Are we ready to face the impact of all potential outcomes? Which scenarios identified above are we ready to face, and which ones are we not ready to face? Are we OK with not being able to react to certain scenarios, or do we need more time to achieve operational readiness?

What’s the right thing to do? Is there a potential for people to get hurt, either today or tomorrow, by our choice? Will we be able to sleep easy with our decision? If there’s a risk of hurting people, can we tweak the solution to avoid it, or mitigate the risk? For example, if we find that producing oil from tar sands is still the most economically viable option, can we minimize damages to the environment?

Does everyone agree on the decision? Is there a clear option that most people involved in the decision agree upon? If there is no consensus, the main stakeholder, usually the person with the most stake in the decision that has to manage and implement the decision, needs to take the lead and make a choice. This will help to avoid decision paralysis, which hurts team cohesion and diminishes trust in the leadership. (In High Output Management, Andy Grove, former CEO of Intel, offers a very clear approach on decision making in a team environment to help get consensus)

How will we communicate the decision? I’ve often found that how I communicate a decision is just as important to success as making the right decision. In one situation, I let go of a team member that was clearly unproductive and a drag on the team. Yet by not communicating why we let go of that team member, who was a friend to many people around the office, it created confusion and fear among team members that were not familiar with the individual’s performance. So with every decision, let’s work to communicate why we’re taking the decision and how we went about evaluating our options. The key is to shed any doubt as to whether we reviewed the necessary data, consulted the relevant parties, and compared all possible scenarios.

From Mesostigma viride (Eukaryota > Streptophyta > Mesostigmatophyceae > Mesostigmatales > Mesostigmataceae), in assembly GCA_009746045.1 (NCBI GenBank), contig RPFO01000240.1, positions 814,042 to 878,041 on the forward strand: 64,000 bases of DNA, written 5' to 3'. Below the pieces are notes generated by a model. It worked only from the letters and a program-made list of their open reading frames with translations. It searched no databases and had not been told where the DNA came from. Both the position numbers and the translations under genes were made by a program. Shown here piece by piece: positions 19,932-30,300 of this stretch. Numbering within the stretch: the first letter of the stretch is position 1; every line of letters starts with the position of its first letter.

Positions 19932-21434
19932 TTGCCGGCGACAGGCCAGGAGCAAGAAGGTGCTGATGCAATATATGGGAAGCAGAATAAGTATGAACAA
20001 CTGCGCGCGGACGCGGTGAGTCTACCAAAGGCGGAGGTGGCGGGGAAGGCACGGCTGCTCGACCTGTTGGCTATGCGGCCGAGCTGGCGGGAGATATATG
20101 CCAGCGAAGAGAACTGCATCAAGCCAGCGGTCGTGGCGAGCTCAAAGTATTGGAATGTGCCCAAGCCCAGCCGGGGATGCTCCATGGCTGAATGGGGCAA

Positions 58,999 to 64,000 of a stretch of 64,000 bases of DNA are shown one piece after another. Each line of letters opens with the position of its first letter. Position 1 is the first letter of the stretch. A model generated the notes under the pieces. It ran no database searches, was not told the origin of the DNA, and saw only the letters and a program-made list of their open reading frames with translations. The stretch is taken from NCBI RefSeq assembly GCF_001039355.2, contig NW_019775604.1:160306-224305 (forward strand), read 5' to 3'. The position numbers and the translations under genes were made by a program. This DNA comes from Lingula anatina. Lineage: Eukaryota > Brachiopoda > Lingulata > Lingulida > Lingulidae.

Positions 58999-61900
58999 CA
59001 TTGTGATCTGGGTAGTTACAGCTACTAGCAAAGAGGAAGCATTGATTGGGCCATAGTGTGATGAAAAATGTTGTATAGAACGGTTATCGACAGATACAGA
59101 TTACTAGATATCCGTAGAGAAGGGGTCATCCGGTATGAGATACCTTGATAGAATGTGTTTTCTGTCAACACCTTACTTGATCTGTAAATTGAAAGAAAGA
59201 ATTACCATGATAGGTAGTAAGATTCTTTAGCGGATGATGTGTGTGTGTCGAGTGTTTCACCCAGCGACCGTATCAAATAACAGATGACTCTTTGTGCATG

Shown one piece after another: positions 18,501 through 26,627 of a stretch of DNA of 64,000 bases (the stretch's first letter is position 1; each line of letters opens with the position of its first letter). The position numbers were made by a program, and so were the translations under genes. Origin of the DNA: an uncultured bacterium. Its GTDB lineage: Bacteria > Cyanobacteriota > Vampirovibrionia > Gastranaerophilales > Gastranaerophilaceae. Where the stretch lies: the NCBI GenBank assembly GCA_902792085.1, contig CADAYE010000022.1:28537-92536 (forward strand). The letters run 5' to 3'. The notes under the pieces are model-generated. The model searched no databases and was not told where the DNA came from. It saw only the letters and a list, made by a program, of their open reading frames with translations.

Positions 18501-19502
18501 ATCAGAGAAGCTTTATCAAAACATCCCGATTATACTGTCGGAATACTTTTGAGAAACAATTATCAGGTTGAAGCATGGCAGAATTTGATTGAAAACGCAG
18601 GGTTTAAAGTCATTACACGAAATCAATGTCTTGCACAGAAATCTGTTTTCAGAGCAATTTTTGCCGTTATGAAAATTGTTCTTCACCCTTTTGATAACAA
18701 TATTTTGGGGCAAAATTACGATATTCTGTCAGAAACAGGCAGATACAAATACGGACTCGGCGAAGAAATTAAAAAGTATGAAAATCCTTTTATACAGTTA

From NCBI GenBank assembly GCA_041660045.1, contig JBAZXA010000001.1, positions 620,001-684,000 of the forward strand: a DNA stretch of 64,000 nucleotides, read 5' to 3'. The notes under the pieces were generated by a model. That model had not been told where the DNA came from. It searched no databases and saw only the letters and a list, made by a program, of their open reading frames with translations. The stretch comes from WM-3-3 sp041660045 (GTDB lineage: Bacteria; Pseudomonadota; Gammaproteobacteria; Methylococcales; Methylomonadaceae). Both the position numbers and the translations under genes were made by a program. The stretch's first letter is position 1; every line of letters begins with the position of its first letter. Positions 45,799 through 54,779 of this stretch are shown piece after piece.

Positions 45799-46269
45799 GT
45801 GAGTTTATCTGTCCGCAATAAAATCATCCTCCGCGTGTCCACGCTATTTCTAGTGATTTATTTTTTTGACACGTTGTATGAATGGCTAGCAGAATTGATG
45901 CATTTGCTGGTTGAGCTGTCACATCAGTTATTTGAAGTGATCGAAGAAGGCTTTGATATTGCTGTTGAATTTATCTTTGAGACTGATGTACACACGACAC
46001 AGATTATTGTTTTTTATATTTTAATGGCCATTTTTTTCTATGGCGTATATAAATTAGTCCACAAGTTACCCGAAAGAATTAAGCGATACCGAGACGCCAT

The decision taking process explored above is like a production process. A car is worth much more than the value of the raw materials it’s made of. Similarly, with each additional question answered, a decision gains more value and importance.

So let’s be careful about not advancing unimportant decisions further along the evaluation process to avoid wasting resources, but also diligently vet important decisions.

I also recommend checking out the couple resources below on decision making:

Happy decision making!


Recommended exercise

The next time that we are faced with a decision, let’s start by asking ourselves: “Is this decision relevant to our mission?”